2006-09-09 / Top News

47,200 People Walk Mackinac Bridge on Labor Day

By Karen Gould

Pictured are walkers making their way across the Mackinac Bridge from north to south sharing the link between the Upper and Lower Peninsulas with buses bringing walkers back to St. Ignace. Pictured are walkers making their way across the Mackinac Bridge from north to south sharing the link between the Upper and Lower Peninsulas with buses bringing walkers back to St. Ignace. A peaceful bridge walk on a calm day drew 47,200 walkers and runners across the Mackinac Bridge Monday, September 4. The Mackinac Bridge Authority estimated the 49th annual walk across the five-mile span attracted 5,000 more people than last year.

"It was another beautiful day, another beautiful bridge walk that went very smoothly for everyone," said Bob Sweeney, the executive secretary of the Mackinac Bridge Authority.

"We're here honoring the work of those who built the bridge, those who run the bridge, those who maintain the bridge, and of course workers all over the state," announced Governor Jennifer Granholm, after finishing the 49th Labor Day Bridge Walk in a sprint across the finish line, wearing a T-shirt acknowledging the ironworkers who built the bridge 50 years ago.

Mr. Sweeney also addressed the labor theme.

"Some MBA staff have been involved with the bridge walk for 30 years, and that has gone a long way to make this event run extremely smoothly," he noted.

Bridge walk numbers rebounded this year to the 47,000 range, after suffering a dip to 42,000 in 2005. Crowd estimates are determined by certificates issued at the end of the walk, bus trip counts, and, in recent years, with the installation of bridge cameras that allow walker density counts. Approximately 25,000 to 30,000 vehicles cross the bridge on Labor Day, with the majority of travelers heading south, said Mr. Sweeney.

Marilyn McFarland, executive director of the Mackinaw Area Visitors Bureau said the number of visitors would have been better if it had not been for downstate television stations that predicted rain in the Straits area for the holiday weekend.

She said Mackinaw City hotels did as well as last year, if not a little better, and retail stores on Central Avenue definitely were up from 2005. She also said the town looked busier and there were no available parking spaces Saturday afternoon or Sunday morning, which was not the case last year.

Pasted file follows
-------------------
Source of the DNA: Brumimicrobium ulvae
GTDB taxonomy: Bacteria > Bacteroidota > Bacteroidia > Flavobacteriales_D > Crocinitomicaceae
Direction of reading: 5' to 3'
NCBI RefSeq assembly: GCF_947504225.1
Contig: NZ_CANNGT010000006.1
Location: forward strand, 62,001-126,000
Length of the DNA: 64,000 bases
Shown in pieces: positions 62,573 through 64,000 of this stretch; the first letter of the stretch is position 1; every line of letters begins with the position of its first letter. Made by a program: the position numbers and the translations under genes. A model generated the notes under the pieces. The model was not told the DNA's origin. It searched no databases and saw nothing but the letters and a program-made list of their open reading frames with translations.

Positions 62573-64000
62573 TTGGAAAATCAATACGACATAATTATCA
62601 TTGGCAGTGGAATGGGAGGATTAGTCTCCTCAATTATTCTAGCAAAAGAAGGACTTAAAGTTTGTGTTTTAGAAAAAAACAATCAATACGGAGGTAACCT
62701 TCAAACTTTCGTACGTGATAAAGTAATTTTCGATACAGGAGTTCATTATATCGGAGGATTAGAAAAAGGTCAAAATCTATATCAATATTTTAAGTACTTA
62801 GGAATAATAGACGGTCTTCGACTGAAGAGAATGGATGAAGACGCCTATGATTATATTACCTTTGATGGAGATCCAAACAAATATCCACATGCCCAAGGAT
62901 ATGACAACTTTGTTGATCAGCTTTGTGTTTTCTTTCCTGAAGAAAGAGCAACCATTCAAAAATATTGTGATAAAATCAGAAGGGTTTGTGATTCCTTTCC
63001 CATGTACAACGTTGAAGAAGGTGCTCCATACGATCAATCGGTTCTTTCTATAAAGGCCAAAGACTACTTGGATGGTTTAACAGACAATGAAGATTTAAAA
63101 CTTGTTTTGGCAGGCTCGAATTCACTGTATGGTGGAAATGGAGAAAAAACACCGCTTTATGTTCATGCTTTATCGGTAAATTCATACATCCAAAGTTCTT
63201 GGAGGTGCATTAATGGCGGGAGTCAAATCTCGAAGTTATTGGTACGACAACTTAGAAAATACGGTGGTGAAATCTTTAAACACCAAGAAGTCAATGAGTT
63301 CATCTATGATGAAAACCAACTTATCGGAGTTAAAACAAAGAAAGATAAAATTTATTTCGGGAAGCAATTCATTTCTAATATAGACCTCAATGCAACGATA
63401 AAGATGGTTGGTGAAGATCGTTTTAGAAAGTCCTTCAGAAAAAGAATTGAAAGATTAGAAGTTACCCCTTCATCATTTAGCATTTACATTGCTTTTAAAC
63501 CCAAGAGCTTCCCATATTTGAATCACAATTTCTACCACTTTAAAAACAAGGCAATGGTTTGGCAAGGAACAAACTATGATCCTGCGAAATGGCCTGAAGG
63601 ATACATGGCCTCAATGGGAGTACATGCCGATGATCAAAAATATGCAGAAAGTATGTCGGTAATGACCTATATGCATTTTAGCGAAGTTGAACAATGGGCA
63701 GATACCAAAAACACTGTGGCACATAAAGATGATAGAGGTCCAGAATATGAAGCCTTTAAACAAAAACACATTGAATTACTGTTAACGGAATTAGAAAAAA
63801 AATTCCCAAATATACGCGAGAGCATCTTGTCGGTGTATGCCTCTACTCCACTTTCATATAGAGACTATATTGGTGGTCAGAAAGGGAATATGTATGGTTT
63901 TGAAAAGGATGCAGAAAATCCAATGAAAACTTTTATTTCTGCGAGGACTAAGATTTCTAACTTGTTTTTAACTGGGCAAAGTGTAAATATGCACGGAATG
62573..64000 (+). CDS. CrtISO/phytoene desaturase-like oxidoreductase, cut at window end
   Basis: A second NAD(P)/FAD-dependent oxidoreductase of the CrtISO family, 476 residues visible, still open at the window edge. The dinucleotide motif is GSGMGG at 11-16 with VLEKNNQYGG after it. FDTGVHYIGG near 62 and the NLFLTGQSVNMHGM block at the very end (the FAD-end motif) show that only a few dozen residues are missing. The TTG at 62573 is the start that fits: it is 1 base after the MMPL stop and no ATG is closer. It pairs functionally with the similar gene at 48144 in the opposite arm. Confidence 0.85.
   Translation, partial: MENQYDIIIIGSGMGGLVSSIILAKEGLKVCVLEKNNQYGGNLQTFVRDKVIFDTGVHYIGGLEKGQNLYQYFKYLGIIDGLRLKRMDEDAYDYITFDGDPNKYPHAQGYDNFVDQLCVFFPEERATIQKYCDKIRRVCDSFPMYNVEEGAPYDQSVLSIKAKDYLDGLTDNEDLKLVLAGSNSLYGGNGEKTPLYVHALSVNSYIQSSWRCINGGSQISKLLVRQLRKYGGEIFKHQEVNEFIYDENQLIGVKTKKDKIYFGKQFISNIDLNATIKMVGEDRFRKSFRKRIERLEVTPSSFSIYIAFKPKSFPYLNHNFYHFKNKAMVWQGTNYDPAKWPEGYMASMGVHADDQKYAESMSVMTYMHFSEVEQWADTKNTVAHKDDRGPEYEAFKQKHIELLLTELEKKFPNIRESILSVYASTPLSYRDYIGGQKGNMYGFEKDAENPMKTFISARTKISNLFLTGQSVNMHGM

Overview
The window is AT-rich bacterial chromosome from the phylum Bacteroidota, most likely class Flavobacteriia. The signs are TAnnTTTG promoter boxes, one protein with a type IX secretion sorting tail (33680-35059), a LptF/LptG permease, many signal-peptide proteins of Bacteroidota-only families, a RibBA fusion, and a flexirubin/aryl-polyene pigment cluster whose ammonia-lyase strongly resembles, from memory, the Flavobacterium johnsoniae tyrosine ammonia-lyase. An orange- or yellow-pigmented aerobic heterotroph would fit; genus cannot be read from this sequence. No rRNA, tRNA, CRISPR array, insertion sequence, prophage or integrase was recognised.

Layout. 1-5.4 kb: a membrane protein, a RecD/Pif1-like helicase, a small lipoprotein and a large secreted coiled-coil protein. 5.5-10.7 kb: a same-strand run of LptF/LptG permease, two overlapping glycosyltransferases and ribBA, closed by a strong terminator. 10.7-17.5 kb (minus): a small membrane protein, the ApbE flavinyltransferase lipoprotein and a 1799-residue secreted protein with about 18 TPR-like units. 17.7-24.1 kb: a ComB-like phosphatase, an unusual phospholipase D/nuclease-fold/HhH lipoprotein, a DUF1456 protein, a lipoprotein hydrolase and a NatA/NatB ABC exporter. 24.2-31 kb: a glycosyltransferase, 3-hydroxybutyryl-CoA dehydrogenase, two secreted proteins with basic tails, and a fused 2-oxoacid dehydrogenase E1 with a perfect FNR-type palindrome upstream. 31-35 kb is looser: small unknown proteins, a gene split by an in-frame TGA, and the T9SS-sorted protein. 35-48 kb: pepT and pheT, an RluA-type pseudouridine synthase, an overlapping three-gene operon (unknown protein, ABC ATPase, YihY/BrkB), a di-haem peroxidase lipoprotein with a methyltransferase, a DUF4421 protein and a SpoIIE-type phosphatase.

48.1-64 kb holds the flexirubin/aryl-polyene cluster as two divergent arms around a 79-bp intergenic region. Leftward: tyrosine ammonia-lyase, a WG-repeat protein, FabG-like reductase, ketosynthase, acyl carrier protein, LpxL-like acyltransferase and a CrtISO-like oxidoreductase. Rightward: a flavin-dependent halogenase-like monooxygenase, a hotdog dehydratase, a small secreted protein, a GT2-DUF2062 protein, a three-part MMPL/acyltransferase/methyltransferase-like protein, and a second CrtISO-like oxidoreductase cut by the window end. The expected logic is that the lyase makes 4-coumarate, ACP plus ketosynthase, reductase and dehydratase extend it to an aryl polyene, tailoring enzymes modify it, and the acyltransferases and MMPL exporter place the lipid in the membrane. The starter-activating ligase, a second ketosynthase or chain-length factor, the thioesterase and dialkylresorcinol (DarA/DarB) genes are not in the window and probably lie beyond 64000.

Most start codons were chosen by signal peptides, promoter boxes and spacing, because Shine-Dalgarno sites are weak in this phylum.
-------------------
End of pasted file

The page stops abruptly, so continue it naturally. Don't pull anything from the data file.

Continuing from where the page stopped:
Betty Vieau of the Mackinac Island Tourism Bureau said hotels were "pretty full, especially Friday and Saturday night."

The Mackinac Bridge Authority's bridge crossing statistics for July shows an eight percent drop from 2005 for people traveling to the Upper Peninsula.

Kelly Simmons, director of the St. Ignace Visitors Bureau, said motel assessment tax revenue is down, but that could be from lower room rates.

"I can tell you my numbers are down, but that doesn't mean the people aren't here," she said.

Ms. McFarland said that for bridge walkers in Mackinaw City, the biggest disappointment over the weekend was that MaMa Mia's Pizzeria and Restaurant, and the Original Mackinaw Bridge Historic Museum and Gift Shop had not opened yet.

The structure was destroyed by fire in August 2005 and many historic artifacts used in the construction of the Mackinac Bridge were housed in the museum.

Next year will mark the 50th birthday of the Mackinac Bridge, which was open to traffic November 1, 1957, and Mr. Sweeney said his staff is working with the governor's office on suggestions for the 50th bridge walk on Labor Day 2007.

"Next year when we celebrate the 50th, it is highly symbolic of who runs our economy, not just in Michigan, but in this nation, who has built this county," said Gov. Granholm of the labor force. "It's the people who labor, it's the people who are working."

The bridge walk, she said, is "a phenomenal symbol of our respect for working men and women."

The governor ran across the bridge with 300 joggers, who were pre-selected by her Council on Physical Fitness, Health, and Sports. She made the crossing in approximately 50 minutes.

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